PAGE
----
Arguably college football’s most dynamic playmaker, why SMU opted to kick it to Marcus Jones remains a puzzling decision with just 30 seconds on the clock.
Electrifying. Gamebreaker. The list of adjectives to describe Houston’s do-it-all Weapon X have begun to exhaust themselves, as Jones has quickly made the Cougars must-watch TV as we near the homestretch of the college football season.
A 3-star recruit out of Enterprise, Alabama, and a transfer portal product from Troy, Jones’ skill set has become impossible to ignore as we approach the meat of the pre-draft circle. With unique ability entrenched in the defensive game plan as a starting boundary corner, while representing the nation’s top threat to take it the distance each and every time he touches the rock on special teams, Jones has become an eccentric combo unique to the college football landscape.
With similar abilities to the NFL’s most versatile talents in Cordarrelle Patterson and Andre Roberts, guys who can compete on their respective sides of the ball and dominate on teams, Jones represents everything NFL franchises look for as additions into their respective offensive arsenals.
“I think he’s getting to a point where I may say he’s the best returner ever,” Houston head coach Dana Holgorsen said. “There’s been some good one’s but the things that he does are unbelievable. And for him to do it in both punt and kick, it’s unbelievable...that’s why he’s an All-American returner and he’s better this year. I think he’s getting to a point where I may say he’s the best returner, ever. There’s been some good ones, but the things that he does is unbelievable and for him to do it, in both a punt and kick return, it’s unbelievable. He is a special young man, a special player, a special person, he’s the best one ever. Probably the best one that’s ever played. I’d like for some to argue that.”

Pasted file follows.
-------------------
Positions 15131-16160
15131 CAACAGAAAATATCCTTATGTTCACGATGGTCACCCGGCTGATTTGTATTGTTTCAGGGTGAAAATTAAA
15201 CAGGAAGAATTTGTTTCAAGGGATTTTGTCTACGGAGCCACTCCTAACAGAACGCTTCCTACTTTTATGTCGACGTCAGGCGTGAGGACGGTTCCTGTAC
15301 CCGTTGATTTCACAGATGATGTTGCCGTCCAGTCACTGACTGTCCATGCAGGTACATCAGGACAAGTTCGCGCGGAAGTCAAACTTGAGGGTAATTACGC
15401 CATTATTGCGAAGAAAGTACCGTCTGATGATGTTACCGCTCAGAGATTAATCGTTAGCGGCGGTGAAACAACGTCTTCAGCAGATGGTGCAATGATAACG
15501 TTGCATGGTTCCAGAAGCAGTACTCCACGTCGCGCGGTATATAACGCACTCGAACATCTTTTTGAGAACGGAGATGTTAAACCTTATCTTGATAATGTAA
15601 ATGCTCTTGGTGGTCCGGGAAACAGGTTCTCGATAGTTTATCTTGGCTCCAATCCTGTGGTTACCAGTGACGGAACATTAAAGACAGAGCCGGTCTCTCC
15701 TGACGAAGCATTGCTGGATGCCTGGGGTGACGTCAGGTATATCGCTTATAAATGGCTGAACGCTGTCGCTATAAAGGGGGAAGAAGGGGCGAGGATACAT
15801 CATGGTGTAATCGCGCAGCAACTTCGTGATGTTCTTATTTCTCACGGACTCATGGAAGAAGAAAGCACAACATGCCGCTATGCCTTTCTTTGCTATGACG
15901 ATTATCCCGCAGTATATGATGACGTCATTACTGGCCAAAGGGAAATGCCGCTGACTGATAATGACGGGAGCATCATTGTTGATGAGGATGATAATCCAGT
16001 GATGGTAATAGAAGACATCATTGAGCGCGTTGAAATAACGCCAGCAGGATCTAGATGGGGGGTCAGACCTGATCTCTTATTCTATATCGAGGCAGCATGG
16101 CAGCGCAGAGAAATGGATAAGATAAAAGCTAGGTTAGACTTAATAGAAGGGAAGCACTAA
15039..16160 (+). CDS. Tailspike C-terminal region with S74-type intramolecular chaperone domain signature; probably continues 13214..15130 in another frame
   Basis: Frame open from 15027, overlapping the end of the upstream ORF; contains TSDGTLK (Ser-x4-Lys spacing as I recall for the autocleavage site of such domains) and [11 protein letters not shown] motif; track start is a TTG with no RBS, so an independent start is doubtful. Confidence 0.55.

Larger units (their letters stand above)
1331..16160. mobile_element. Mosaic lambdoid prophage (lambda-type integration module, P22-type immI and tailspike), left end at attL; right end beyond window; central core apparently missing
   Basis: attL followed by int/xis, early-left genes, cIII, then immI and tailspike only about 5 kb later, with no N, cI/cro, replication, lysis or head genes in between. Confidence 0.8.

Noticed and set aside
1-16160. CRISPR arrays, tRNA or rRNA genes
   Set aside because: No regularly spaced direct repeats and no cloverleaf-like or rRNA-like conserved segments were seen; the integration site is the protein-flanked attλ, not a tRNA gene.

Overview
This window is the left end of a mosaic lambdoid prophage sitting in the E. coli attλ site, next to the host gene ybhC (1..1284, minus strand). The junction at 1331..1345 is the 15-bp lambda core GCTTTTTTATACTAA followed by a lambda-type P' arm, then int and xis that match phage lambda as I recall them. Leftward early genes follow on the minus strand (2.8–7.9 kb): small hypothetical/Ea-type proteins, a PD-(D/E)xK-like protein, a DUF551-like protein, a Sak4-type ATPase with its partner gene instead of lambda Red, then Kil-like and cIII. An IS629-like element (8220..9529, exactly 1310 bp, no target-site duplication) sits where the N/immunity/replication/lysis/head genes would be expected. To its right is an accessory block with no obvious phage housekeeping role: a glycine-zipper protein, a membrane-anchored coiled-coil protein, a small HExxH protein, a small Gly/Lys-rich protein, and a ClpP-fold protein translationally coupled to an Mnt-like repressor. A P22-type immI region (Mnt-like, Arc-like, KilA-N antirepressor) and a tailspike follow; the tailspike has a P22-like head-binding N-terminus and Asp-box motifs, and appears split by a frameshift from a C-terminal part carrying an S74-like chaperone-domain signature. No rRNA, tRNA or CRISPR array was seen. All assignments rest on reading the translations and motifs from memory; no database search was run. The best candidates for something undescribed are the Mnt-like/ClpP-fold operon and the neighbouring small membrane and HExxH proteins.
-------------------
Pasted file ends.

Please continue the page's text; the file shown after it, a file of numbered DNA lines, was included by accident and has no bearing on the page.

A distinctive talent that has amassed three passes defensed, an interception, a receiving touchdown, two punt return touchdowns, and two kick return touchdowns, the ceiling for Jones looks uncapped. From Brian Mitchell to Dante Hall and Devin Hester, the importance of possessing pop on special teams has become a must since the dawn of football where field position can be flipped at a moment’s notice.
At 5-foot-8, Jones’ projection as a pro doesn’t come on the defensive side of the football. And while it’s not to say he could receive the opportunity to do so, it’s more of a compliment to just how dynamic he has become with the ball in his hands to where his current draft stock has a jetpack attached to it. While multiple NFL teams currently have a draftable grade on Jones, his ability to fly on the radar thus far this season from the public eye has limited his overall exposure. While the country often gawks at Power Five blue blood talent, the projectability for many players in the Group of Five programs and elsewhere has invited Jones to become the often topic of conversation when it comes to finding the cliche diamond in the rough this upcoming April.
A switch to offense at the next level seems in the cards for Jones who should thrive on designated touches. However, CFB’s current leader in every major return category, Jones’ versatility will be a highly sought-after commodity leading up to the spring. An athlete with the capability to flip a game on its side in the blink of an eye, Jones’ speed, vision in the open field, and potential unlimited ambidexterity have begun to shine the spotlight on one of the country’s most explosive weapons.